Randall Goodgame's "Bluebird EP": A Review
Posted November 25, 2008
by C.E. Moore
If you listen to contemporary Christian music, especially Caedmon’s Call, then you’ve very likely heard Randall Goodgame’s work before. And if I had to pick a sound most akin to Goodgame’s “Bluebird EP”, Caedmon’s Call or Andy Gullahorn would immediately come to mind. Or maybe the soundtrack to Juno.
First things first, I love this EP. It’s simple, yet intricate; light, yet robust. It’s the kind of music I know I can put on repeat and not grow tired of it. It is as once relaxing and challenging. Goodgame’s EP is definitely the work of a man who knows his way around a recording studio, but also denotes the talent of person with his ear to the rhythms of the earth.
Title track “Bluebird” starts the project with light acoustic strumming and will likely conjure pictures of riding a Schwinn bicycle down a long country road, a fishing rod hanging over your shoulder and a tackle box rattling around in the bike’s basket. It’s the kind of music you listen to on a lazy summer day. Its just good stuff. “All The Years” features Goodgame at a piano, warbling his way through the track. And when Goodgame sings “take me away…” we are taken away with him. “Heaven Waits” continues the trend and has more of an orchestral feel to it. “Reverie” is more of Goodgame doing what listeners have come to know him for, more upbeat, popish crooning. However, with the overall folkish feel of the EP, it was the one track that seemed out of place. “California” is the best track on the album. The blending of Goodgame’s lyricism-meets-storyteller are at their best (California! California!/We’ll drive across America/Leaving everything behind/California! California!/Seeking fortune in unfortunate times!) Marry that to the fact that his voice simply dances with the instruments and you’ve got a total winner. “Jubilee” closes out the album on a fun, jazzy note. The gospel arrangement brings back more memories than I can even communicate.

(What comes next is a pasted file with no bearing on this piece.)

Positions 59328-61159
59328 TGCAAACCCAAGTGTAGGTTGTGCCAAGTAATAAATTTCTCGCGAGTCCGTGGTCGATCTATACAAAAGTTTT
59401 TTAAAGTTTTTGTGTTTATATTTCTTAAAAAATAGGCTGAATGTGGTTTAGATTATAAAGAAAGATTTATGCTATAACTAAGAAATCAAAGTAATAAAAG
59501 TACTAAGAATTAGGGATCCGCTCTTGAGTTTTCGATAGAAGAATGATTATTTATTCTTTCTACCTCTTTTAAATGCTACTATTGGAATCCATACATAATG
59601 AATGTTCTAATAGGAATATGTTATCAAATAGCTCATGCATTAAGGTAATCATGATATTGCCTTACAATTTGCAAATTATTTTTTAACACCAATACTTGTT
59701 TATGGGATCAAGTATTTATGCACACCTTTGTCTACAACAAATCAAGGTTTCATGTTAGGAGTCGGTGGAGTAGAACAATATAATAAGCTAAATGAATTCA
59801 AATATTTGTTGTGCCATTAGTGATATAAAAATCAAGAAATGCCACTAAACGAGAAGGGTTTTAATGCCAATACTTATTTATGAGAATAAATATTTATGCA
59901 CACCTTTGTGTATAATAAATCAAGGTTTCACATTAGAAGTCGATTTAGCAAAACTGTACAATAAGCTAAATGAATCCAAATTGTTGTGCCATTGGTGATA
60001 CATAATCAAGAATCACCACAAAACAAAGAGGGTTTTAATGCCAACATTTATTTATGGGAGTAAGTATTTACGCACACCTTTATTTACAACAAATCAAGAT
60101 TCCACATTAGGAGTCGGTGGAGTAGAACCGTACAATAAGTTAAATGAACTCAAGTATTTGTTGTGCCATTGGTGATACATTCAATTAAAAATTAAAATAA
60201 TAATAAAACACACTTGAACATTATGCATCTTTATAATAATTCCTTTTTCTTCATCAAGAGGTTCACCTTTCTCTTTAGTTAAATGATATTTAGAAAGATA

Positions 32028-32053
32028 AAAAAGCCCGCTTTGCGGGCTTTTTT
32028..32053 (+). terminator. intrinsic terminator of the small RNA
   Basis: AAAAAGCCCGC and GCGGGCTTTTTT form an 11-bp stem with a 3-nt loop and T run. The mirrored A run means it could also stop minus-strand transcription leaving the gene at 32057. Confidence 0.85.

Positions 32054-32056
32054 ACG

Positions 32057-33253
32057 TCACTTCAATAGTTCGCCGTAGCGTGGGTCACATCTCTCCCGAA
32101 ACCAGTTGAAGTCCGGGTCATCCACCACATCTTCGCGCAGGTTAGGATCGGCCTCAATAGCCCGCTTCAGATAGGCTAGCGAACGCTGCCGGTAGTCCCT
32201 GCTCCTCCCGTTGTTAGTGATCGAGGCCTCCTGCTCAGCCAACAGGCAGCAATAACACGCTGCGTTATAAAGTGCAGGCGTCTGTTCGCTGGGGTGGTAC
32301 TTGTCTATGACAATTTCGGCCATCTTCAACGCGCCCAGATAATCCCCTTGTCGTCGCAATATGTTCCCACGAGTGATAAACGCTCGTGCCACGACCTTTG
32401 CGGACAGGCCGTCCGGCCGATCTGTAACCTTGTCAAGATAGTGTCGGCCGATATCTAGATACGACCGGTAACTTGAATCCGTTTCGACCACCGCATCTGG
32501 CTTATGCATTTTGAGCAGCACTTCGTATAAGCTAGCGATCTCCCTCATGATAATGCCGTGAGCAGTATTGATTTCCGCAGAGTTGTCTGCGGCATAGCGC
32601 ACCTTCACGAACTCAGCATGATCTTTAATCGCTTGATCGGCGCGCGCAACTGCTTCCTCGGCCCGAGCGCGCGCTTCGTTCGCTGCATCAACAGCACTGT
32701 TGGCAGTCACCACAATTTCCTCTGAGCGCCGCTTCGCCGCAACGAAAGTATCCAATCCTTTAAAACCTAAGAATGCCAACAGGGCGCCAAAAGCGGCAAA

Randall Goodgame is one of those rare gems of an artist who will likely be more appreciated behind-the-scenes than he will offering up his own interpretations of his songs. That is simply a shame, because it is always a good thing to hear the lyrics and music of a talented artist who can hold his own. You owe it to yourself to pick up the “Bluebird EP.” Fans of introspective artists like Chris Rice, Shawn McDonald, and Mark Schultz will enjoy this project.
This review has been reprinted on NRT with permission from The Christian Manifesto. Click here to visit TheChristianManifesto.com today!
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